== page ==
Days after depositing his $1,500 monthly mortgage check in the blue mailbox by the Kohl’s off of Ritchie Highway, Ron Mox was notified that his mortgage was not paid. Next, he received a call from his bank. The check was stolen, and he would have to change all his account passwords.
“I was told they are using fly traps and pulling out the envelopes and changing the name to theirs,” he said, adding that he has not yet been reimbursed and had to change all his passwords.
Mox was the victim of a check-washing scheme that has become more widespread. Checks are being stolen and cashed from United States Postal Service mailboxes and personal mailboxes. In addition to fly traps, stolen keys are being used by some criminals to access post office boxes.
Officers from the Anne Arundel County Eastern District Police Station said approximately 20 cases have been reported in Severna Park and Pasadena over the past six months.
The United States Postal Inspection Service recovers more than $1 billion in counterfeit checks and money orders nationally each year.
In a video filmed in 2017, U.S. Postal Inspector Troy Sabby explained how the crime works.
“You get a chemical,” he said. “You put it in a little wash bin. You can put a check in there and the handwritten ink will come off and you can therefore use that check and put whatever you want in there.”
In one case Sabby used as an example, 10 con men were making checks out to fake names and producing phony IDs.
“These people were able to get a hold of blank temporary driver's license copies and so then they were able to put whatever information they needed on there, and they're very good at it,” he said. “It's a fairly simple crime for the suspect to do and it's a very hard crime for the victims to wash what they did to them away.”
Another Severna Park resident, who asked to remain anonymous, had $5,000 stolen.
“In my instance, the check that was washed was cashed through a mobile app into a bank account,” the man said. “This may or may not be considered wire fraud since the deposit was made to a bank electronically. In any case, these crimes are not just a theft that involves the U.S. mail but have broader implications that could justify a multi-agency task force to work these crimes.”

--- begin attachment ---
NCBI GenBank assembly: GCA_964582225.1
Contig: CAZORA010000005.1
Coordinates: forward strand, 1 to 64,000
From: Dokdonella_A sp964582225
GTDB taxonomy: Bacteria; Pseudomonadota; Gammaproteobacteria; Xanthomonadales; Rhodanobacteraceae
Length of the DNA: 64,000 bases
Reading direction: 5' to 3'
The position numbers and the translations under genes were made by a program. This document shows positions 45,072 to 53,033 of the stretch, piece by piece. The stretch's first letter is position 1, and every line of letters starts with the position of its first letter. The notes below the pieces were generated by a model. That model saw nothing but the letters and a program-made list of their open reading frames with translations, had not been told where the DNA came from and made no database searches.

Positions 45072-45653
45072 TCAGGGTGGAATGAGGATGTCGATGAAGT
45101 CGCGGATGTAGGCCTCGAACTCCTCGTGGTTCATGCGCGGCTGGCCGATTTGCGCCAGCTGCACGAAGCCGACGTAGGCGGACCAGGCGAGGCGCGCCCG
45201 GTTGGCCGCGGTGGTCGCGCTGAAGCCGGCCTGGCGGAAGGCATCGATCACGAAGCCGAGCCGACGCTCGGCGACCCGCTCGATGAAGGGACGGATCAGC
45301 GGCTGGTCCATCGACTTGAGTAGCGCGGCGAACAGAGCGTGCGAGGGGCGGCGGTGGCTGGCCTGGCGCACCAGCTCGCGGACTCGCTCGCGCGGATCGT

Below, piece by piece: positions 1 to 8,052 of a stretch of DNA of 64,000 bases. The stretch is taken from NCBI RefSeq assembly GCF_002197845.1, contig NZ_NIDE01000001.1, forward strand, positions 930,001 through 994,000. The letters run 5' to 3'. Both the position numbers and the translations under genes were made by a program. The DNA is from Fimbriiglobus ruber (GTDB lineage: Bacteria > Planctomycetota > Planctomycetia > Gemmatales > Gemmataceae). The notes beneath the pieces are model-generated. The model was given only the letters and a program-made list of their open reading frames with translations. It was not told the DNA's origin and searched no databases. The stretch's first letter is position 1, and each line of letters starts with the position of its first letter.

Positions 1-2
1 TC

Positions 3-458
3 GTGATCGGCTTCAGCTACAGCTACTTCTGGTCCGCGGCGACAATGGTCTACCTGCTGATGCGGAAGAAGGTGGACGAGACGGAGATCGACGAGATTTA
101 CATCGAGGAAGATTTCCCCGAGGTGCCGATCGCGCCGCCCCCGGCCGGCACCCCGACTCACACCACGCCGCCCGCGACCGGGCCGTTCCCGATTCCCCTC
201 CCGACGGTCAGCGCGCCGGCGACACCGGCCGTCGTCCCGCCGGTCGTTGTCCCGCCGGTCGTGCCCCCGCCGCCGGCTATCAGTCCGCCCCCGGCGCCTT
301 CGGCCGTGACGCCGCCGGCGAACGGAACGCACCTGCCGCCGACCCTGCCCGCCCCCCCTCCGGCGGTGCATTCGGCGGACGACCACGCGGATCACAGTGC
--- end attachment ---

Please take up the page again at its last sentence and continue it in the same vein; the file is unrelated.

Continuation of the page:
The FBI handles white-collar crimes that “can destroy a company, wipe out a person's life savings, cost investors billions of dollars, and erode the public's trust in institutions,” according to its website. One of the FBI’s partners is the U.S. Postal Inspection Service.
Both the FBI and the U.S. Postal Inspection Service could not be reached for this story.
The Anne Arundel County Police Department shared a few measures people can take to avoid becoming victims of check-washing fraud.
“I encourage community members to help prevent this activity from happening by switching to online banking,” said Eastern District Detective Sergeant Bryan Isaac. “This eliminates the ability of a thief to cash or counterfeit your paper check or to use your personal information for other ill-intentioned purposes.”
If electronic banking is not an option, Isaac said, the following tips may help prevent someone from becoming a victim of fraud. Deposit mail before the last pickup at a local post office. Retrieve mail frequently. Never leave mail in a mailbox overnight. Before going on vacation, request to have mail held at the post office or have it picked up by a friend or neighbor.
“And here’s a tip for when you’re writing checks: use a gel pen,” U.S. Postal Inspector Andrea Avery said in another informational video. “They have ink characteristics that are difficult to remove from checks.”
Mox and other Severna Park residents wish they had known about the spike in fraud sooner, but they want their Anne Arundel County neighbors to be educated so they don’t suffer from the same scam.
“The world right now is really cruel,” Mox said.
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